The coelacanth, a powerful ocean predator, was first caught alive in 1938 off the coast of South Africa. The find caused quite a stir, as it was believed to be extinct 65 million years ago. The fish was popularly recognized as a “living fossil”, as its anatomy was almost identical to that of the fossil record. It recalls a prehistoric fish stopped in evolution, which seems about to change its fins for legs and fingers. But while the coelacanth’s body may have changed little, its genome, deciphered by an international team in 2013, tells a different story.
Canadian scientists have discovered that the African coelacanth, (Latimeria chalumnae) gained 62 new genes through encounters with other species 10 million years ago. Their findings are published in the journal “Molecular Biology and Evolution.” The researchers believe that these genes arose from transposons, also known as “selfish genes.” These are parasitic DNA elements whose sole purpose is to make more copies of themselves, which they sometimes accomplish by moving between species.
“It’s a pretty amazing example of this phenomenon of transposons contributing to the host genome,” says Tim Hughes, lead author of the study and professor of molecular genetics at the Donnelly Center for Cellular and Biomolecular Research at the University of Toronto. “We don’t know what these 62 genes are doing, but many of them code for DNA-binding proteins and probably have a role in gene regulation, where even subtle changes are important in evolution,” he explains.
Transposons are also called “jumping genes” because they change their location in the genome, thanks to a self-encoded enzyme that recognizes and moves its DNA code through the “cut and paste” mechanism. New copies can arise through random jumps during cell division when the entire genome is replicated.
Over time, the enzyme code deteriorates and the jump stops. But if the altered sequence confers even a subtle selective advantage on the host, it can begin a new life as a genuine host gene. There are countless examples of transposon-derived genes in all species, but the coelacanth stands out for its large scale.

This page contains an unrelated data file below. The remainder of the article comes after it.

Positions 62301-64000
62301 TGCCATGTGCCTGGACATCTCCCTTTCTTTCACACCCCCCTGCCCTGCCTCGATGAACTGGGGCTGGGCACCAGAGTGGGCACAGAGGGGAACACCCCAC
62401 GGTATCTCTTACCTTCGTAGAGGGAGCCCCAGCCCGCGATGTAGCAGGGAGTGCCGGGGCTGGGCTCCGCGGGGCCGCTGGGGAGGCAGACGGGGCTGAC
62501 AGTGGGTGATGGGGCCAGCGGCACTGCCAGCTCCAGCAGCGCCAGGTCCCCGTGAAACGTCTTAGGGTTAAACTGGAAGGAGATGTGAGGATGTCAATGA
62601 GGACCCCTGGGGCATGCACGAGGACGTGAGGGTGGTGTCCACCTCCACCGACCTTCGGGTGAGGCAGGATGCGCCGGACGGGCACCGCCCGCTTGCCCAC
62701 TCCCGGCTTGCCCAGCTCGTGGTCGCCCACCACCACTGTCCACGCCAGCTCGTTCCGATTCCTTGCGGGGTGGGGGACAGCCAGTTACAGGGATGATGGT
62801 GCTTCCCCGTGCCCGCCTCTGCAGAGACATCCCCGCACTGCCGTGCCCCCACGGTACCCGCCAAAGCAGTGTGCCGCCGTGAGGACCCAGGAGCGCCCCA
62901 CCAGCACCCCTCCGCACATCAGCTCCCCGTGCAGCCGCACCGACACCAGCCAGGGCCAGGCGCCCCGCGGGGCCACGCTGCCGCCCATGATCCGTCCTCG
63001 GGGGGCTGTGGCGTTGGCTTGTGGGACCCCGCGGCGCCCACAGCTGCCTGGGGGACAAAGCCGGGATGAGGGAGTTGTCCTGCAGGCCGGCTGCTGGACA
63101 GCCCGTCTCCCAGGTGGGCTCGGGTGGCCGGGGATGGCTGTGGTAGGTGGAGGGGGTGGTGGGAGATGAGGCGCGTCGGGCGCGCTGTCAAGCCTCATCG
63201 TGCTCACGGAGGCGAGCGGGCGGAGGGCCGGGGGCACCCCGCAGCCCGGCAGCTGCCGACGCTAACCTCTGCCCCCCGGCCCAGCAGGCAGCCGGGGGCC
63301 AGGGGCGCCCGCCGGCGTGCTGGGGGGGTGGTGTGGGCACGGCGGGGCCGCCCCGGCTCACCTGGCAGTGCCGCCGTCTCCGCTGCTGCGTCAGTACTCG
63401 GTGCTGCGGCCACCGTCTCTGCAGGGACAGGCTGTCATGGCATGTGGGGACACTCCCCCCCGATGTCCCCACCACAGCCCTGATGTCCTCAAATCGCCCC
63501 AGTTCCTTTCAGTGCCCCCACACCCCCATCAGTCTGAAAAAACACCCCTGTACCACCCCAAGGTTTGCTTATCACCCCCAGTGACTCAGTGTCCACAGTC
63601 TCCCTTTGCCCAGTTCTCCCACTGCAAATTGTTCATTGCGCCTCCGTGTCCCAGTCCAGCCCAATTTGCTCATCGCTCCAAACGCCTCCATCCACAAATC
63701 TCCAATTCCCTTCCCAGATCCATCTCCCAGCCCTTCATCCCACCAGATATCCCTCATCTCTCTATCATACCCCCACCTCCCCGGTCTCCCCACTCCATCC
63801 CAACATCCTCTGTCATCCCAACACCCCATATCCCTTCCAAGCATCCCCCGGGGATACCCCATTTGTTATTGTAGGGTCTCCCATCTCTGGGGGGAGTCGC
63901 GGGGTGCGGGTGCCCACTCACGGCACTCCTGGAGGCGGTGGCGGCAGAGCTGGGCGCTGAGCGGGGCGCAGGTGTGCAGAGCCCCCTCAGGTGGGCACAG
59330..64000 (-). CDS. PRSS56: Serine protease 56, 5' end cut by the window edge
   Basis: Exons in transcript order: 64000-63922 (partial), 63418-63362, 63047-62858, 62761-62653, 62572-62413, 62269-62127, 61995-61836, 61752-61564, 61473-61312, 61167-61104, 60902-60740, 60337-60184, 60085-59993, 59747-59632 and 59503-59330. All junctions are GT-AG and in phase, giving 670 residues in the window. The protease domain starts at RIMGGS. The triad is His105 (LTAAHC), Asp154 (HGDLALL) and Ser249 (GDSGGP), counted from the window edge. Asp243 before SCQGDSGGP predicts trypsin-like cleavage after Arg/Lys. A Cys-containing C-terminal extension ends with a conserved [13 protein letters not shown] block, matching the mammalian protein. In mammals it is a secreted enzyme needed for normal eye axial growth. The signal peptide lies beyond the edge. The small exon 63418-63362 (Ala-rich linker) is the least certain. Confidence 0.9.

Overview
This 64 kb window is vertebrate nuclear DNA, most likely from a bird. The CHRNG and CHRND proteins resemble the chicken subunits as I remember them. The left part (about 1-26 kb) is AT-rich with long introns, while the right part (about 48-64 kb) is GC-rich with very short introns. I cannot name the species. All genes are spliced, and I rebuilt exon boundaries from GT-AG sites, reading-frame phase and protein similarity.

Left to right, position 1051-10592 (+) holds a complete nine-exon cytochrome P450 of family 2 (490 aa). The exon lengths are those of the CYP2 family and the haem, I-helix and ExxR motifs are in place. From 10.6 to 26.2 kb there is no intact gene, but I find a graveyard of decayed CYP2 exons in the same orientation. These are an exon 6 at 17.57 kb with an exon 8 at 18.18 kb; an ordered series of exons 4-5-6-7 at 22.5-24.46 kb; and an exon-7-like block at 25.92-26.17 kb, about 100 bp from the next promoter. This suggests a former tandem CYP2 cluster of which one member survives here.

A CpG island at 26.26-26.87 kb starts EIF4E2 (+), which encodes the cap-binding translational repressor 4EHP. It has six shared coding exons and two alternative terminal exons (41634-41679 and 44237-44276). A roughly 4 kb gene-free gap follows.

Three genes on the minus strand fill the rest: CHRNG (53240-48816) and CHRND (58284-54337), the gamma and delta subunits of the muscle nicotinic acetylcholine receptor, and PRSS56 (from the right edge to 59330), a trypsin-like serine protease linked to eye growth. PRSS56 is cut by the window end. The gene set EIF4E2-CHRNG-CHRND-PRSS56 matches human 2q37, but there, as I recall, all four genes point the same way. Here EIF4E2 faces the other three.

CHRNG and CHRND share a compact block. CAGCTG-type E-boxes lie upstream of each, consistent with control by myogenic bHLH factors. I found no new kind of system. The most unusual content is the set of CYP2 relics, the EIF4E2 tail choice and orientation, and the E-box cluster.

“It was surprising to see coelacanths show up among vertebrates for having a large number of these transposon-derived genes because they have an undeserved reputation for being a living fossil,” says Isaac Yellen, who led the study. “The coelacanth may have evolved a little more slowly, but it is certainly not a fossil,” he stresses.
Yellen discovered while looking for counterparts in other species of a human gene she was studying. He knew that the gene, CGGBP1, had arisen from a particular type of transposon in the common ancestor of mammals, birds, and reptiles. After scanning all the available genomes, Yellen was able to find related genes, but their distribution between species was patchy and not what you would expect from a common ancestor. In addition to the unique CGGBP-like gene in all mammals, birds, and reptiles, Yellen found copies in some, but not all, of the fish he observed, as well as in the lamprey, a primitive vertebrate and type of fungus. Worms, mollusks, and most insects had none. And then 62 appeared on the coelacanth.
With common ancestry ruled out, it appears instead that the transposons reached various lineages at different times by being transported between species through what is known as horizontal gene transfer. “Horizontal gene transfer blurs the picture of where transposons come from, but we know from other species that it can occur through parasitism,” Yellen says. “The most likely explanation is that they were introduced multiple times throughout evolutionary history.”
It’s unclear what the genes are doing, but several lines of evidence point to a role in gene regulation. Computational modeling and test-tube experiments established that gene products are proteins that bind unique sequence signatures in DNA, suggesting a role in gene expression, similar to the human counterpart. Furthermore, genes are variably turned on in a dozen coelacanth organs for which data exist, suggesting finely tuned functions that are tissue-specific.
The origin of the genes and what they are doing in the coelacanth may remain a mystery. Research specimens are only occasionally taken by fishing boats and it was not until 1998 that the other known living species, Latimeria menadoensis, was discovered in an Indonesian fish market.
The species divided before the new genes appeared, ruling them out of driving speciation. Even so, they could have shaped the African coelacanth we know today, whose majestic blue-scaled armor casts a shadow over its brown relative, although Yellen points out that this is pure speculation. Unfortunately, he acknowledges, we may never know, as coelacanths “are extremely rare and very good at hiding.